Stuck in the Discovery hut -- now with the advent of Taylor's party crammed with sixteen men -- waiting for the sea to freeze so that they could return to Cape Evans, Scott became nervous and moody. "In spite of all little activities I am impatient of our wait here. But I shall be impatient also in the main hut. It is ill to sit still and contemplate the ruin which has assailed our transport. The scheme of advance must be very different from that which I first contemplated. The Pole is a very long way off, alas! Bit by bit I am losing all faith in the dogs -- I'm afraid they will never go the pace we look for." 
Venting his frustrations, perhaps, on the only available Norwegian, Scott gave Gran a public dressing-down for being "lazy" and "a malingerer". "All that remains," he fumed in his diary, "is to rid oneself as far as possible of the nuisance of his presence."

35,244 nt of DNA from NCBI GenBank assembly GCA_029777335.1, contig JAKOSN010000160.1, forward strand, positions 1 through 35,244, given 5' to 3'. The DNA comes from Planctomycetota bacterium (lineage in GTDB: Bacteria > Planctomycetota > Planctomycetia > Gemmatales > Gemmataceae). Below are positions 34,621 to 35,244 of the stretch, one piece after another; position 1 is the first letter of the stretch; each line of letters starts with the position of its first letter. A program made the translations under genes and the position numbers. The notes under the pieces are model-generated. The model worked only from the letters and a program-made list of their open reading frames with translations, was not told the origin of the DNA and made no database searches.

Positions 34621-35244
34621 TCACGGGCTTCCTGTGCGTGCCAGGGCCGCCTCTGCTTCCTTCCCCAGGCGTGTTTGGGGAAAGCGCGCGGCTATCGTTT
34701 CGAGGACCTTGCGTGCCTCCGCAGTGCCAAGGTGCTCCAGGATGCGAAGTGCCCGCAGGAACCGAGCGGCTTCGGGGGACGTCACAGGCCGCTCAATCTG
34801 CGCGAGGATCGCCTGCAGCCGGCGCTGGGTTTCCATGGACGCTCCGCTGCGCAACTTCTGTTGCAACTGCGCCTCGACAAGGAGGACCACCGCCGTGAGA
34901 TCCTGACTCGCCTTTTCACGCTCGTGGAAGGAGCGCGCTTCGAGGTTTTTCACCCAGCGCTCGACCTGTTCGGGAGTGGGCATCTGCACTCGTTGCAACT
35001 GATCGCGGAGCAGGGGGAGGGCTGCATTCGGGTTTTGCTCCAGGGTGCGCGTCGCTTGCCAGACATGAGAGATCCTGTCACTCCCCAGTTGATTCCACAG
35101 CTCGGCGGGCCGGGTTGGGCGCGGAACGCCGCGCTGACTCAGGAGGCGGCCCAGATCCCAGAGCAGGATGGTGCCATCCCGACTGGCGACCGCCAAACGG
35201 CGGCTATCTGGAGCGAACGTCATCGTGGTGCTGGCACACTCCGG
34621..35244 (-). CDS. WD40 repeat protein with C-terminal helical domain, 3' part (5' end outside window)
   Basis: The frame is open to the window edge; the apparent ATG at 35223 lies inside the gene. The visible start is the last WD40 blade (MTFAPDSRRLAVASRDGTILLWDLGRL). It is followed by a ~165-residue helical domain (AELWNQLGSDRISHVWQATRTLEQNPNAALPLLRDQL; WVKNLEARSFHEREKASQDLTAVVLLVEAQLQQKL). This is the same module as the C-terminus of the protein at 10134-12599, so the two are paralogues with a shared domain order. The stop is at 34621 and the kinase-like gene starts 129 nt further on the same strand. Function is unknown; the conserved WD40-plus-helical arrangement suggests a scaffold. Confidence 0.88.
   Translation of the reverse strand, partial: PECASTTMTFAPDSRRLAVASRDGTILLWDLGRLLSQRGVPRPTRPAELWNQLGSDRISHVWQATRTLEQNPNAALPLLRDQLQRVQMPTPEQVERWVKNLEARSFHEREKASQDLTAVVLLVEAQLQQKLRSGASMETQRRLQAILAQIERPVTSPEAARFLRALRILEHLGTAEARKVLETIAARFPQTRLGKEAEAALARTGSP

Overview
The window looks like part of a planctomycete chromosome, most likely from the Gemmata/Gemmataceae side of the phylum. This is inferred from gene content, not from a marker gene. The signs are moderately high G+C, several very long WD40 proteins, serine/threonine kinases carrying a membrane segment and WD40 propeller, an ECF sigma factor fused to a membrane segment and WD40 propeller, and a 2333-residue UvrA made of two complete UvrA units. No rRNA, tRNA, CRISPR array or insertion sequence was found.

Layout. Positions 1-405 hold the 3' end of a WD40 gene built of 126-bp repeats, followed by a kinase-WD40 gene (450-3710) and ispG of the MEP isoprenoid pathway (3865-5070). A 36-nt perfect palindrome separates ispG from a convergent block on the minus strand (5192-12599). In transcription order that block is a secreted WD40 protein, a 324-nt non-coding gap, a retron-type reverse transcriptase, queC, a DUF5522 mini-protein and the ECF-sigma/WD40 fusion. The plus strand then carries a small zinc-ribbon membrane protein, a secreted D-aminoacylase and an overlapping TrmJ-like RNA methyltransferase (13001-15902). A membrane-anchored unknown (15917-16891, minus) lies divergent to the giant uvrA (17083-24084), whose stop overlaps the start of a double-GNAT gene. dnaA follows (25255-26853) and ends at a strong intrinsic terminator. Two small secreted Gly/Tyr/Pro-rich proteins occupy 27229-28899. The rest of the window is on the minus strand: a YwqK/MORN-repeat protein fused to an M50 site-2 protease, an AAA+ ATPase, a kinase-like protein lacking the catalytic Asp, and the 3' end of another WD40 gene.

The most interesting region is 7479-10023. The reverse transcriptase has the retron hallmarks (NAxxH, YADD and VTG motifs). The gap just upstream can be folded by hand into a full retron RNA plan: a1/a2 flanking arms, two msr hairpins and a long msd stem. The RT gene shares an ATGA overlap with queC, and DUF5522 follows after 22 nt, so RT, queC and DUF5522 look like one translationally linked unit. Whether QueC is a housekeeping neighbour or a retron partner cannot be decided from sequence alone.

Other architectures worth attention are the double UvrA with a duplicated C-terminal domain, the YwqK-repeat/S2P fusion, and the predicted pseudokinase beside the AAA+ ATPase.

"I could not help feeling a bit sorry for Trigger," Bowers wrote, "as he always meant well & was the youngest of the party. A year at an English school would have worked wonders for him as he is in every respect a nice fellow." 
 R.F. Scott, diary, 17 March, 1911, quoted in Scott's Last Expedition, v.1.
 R.F. Scott, diary, [17 March, 1911], quoted by Roland Huntford in Scott and Amundsen (New York : Putnam, 1980, c1979), p.373. See also Tryggve Gran's The Norwegian With Scott : Tryggve Gran's Antarctic Diary 1910-1913 ([Greenwich] : National Maritime Museum, 1984), p.16.
 H.R. Bowers, quoted by Roland Huntford in Scott and Amundsen (New York : Putnam, 1980, c1979), p.373.